drive so when they got there it was late day. They
      got out of the car and looked around for about half
      a minute and said "okay we've seen it" and then got
      back into the car and drove back to Vegas. Now,
      I'm not one to ooh and ah, but I think that a nice
      relaxing contemplation or group HU or just soaking
      in the view with a sense of wonder and connection
      to All That Is would have been a happy and content
      moment and a unique experience. But, way too often,
      ECKists just disregard and block out those feelings,
      and impressions that help us to grow in consciousness.
      Would an artist do what these ECKists had done? No,
      because artists see an inner beauty in nature where
      the physical is transcended into an expression of the
      Divine. In ECKankar, Higher Initiations usually equate
      to Greater Delusions and greater unhappiness with
      this lifetime. Those who seek Self and God Realization
      via the EK religious dogma (initiation) will never find
      it... Klemp has it locked up!


      Prometheus wrote:
      I agree, both HK & Mark A. are full of it!
      ECKankar once claimed that Soul is a happy
      entity and can even have opinions. Plus,
      happiness and contentment are the by-products
      of a higher consciousness.

      It seems strange that good ole boy Mark
      who leads a very good life (well fed too!),
      and is a Local Director in the California
      Satsang Society and an ESA and 6th initiate
      has given up his "attachment to human

      I think that I've figured it out! Mark wants
      that 7th Initiation, but will only get one
      IF and When he is offered the RESA position!
      Maybe Mark wouldn't be "happy" being the
      RESA because that's a three year commitment
      and a lot of time consuming responsibility
      (when the job is done correctly 10% of the time).

      Therefore, Not getting that next initiation
      makes many ECKists half crazy and very
      unhappy over 90% of the time.

      Mark said, "I think Harold once said 'we're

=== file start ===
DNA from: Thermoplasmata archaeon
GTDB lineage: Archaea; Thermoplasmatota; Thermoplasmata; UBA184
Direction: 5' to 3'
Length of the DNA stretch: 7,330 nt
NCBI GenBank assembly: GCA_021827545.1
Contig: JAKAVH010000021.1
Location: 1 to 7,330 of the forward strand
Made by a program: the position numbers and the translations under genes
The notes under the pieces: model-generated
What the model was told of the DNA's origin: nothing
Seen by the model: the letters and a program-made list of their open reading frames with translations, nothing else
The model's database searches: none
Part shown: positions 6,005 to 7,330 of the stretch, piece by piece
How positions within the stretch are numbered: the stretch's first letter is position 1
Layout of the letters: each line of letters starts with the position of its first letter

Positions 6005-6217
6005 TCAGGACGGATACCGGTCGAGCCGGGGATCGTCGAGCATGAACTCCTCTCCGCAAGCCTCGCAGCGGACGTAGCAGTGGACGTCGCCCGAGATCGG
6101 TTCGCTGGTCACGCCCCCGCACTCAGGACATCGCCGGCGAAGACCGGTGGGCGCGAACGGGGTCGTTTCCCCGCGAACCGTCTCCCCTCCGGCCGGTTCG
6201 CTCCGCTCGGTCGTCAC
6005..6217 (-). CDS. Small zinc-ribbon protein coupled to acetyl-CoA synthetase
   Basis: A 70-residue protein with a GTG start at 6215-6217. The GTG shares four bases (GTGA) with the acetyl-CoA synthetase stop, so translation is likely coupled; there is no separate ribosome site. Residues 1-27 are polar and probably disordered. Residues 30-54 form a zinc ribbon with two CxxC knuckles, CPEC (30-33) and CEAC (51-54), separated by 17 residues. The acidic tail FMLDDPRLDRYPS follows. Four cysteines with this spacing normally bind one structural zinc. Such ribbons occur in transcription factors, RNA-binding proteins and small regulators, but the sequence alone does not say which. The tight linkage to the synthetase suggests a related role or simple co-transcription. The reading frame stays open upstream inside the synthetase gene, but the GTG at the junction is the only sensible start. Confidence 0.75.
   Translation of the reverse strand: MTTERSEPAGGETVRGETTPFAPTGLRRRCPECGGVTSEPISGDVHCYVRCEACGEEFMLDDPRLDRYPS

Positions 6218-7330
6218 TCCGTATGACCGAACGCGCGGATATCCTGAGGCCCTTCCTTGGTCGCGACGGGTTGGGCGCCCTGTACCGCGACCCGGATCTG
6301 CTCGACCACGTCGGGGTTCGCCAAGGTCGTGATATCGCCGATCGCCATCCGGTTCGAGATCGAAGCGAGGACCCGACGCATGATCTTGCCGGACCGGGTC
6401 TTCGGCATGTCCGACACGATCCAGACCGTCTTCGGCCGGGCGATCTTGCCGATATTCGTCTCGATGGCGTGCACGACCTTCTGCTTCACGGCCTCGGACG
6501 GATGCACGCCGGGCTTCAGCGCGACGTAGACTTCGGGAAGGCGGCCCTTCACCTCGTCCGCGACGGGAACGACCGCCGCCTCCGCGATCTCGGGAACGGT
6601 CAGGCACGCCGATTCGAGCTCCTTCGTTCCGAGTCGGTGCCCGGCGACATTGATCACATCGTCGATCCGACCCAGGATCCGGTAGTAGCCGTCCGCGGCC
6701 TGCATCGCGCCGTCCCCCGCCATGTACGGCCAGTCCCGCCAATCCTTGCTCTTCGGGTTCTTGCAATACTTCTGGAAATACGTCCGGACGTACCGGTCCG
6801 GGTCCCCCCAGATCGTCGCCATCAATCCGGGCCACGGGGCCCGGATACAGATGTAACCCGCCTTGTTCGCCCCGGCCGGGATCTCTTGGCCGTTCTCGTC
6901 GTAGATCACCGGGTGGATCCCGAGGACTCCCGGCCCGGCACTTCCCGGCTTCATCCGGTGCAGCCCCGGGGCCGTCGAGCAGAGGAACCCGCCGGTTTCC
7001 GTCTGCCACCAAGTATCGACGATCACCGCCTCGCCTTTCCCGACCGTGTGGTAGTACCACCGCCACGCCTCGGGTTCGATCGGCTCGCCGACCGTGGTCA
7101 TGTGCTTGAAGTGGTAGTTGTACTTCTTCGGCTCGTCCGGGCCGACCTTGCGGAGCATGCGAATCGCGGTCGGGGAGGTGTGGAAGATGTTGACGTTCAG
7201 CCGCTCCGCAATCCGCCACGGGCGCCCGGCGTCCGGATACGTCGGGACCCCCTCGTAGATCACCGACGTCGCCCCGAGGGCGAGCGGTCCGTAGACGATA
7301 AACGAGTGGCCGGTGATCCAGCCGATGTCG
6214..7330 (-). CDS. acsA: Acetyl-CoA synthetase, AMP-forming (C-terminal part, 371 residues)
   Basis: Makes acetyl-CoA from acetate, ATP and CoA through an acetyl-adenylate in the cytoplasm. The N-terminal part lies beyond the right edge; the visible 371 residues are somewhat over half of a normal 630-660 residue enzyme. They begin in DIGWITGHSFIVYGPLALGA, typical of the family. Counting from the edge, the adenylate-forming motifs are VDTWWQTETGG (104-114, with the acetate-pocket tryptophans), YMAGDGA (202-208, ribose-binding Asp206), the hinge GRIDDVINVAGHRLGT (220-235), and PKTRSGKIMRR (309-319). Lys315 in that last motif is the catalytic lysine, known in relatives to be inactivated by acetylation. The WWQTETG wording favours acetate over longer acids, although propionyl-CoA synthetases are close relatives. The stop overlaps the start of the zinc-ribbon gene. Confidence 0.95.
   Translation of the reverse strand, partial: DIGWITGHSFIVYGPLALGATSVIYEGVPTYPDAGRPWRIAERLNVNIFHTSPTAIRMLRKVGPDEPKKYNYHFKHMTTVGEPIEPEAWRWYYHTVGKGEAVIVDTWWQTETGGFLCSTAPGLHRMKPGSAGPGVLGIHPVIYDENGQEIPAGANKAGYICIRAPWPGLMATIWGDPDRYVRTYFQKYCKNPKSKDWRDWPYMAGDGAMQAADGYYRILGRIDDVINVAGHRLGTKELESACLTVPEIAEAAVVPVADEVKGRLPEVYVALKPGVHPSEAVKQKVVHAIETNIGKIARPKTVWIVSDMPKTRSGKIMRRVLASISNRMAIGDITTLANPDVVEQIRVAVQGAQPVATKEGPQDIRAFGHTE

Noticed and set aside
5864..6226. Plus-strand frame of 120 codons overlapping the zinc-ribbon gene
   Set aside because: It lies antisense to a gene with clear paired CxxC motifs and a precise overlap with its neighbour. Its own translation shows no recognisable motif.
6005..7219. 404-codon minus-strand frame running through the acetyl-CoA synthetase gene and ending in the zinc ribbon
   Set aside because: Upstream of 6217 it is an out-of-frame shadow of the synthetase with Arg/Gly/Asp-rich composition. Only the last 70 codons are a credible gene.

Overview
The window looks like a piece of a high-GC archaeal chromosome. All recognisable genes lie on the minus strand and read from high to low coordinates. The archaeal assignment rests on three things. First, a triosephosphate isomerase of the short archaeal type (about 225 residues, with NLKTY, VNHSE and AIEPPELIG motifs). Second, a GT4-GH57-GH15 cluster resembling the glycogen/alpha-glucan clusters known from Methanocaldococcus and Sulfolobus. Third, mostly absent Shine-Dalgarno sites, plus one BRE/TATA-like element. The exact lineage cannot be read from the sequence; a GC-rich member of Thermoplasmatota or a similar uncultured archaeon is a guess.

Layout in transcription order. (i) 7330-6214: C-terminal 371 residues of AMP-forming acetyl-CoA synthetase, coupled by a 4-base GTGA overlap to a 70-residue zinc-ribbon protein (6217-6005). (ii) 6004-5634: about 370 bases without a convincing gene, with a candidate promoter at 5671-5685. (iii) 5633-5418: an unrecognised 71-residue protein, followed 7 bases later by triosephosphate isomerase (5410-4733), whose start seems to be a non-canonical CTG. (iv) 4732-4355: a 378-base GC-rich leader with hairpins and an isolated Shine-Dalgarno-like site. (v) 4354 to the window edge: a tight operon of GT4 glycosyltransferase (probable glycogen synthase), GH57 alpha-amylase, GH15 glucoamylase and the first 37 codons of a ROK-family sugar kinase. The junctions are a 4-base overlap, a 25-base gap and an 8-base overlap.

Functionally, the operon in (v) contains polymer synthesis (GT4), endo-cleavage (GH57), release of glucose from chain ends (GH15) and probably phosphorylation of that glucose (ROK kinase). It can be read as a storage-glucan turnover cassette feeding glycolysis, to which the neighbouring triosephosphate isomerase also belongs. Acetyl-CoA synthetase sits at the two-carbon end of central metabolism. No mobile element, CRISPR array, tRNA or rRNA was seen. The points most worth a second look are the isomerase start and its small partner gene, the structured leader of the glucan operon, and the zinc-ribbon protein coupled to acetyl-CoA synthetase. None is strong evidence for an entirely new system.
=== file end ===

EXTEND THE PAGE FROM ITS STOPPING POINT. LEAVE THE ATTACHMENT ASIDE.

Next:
lucky if we're happy 10% of the time.'"

      Let's take a second look at Klemp's words
      and what he's really saying. "WE're" means
      HK is referring to ECKists as well. "Lucky"
      means that being 10% happy is a lot! And,
      this, also, means that ECKists are usually
      90% (or more) UNHAPPY.

      What kind of a religion is this? And let's
      face it... Mark A. is a spokesperson for
      ECKankar. The biggest question to ask
      is why is Klemp promoting unhappiness
      and why are ECKists swallowing it.

      If Klemp would promote mass suicide
      and a one way flight to the Anami Lok
      in order to leave this ashcan and unhappy
      human condition behind how many ECKists
      would buy into this? Would Mark? It seems
      that he and other ECKists might, especially,
      since he seems depressed and unhappy and
      is quoting Klemp's (Jim Jones like) nonsense!


      Mish wrote:
      Someone from an eck chat site sent me this message that
      greatly disturbed him concerning human happiness or the
      lack there of. The post below was written by a very high up
      h.i. in eckankar. It is really disturbing what eckists are willing
      to give up, isn't it!! A whole life time spent with the gloomy
      prediction by their master who said or implied that chelas
      are lucky if they're happy 10% of the time. Sounds like a
      lifetime of depression to me--is this what HK is suggesting?
      Is HK really this gloomy and depressed? Is this what he
      teaches his chelas so that they willingly continue to give up
      their time, their life and money to this con man??? Here's the

      ************ ********* ********* ********* ********* *

      "...once I gave up my attachment to
      "human" happiness.

      The Joy of Soul is better.

      You can have human happiness and not grow
      spiritually. It seems to me that when you sign
      up for the ECK, for Self-Realization and God-
      Realization, you are NOT signing up to be humanly

      It's nice when it happens. I think Harold once
      said we're lucky if we're happy 10% of the time.

      How many lifetimes have we had "human"
      happiness? The right luxuries, the right love,
      the right family, the right artistic fullfillment. ..

      And still we craved more. We craved God.

      They say the road to God is littered with the
      corpses of those still attached to the things
      of the lower worlds.

      I've been a corpse seeking human happiness
      too many times. Seems to me that an ECK Master
      is all about service, not self-fulfillment, although
      the result is an even higher fulfillment.

      I guess that's what's meant by, You gain all by
      giving all.


      Mark" [end]

      ************ ********* ********* ********* ******

      What a load of crap!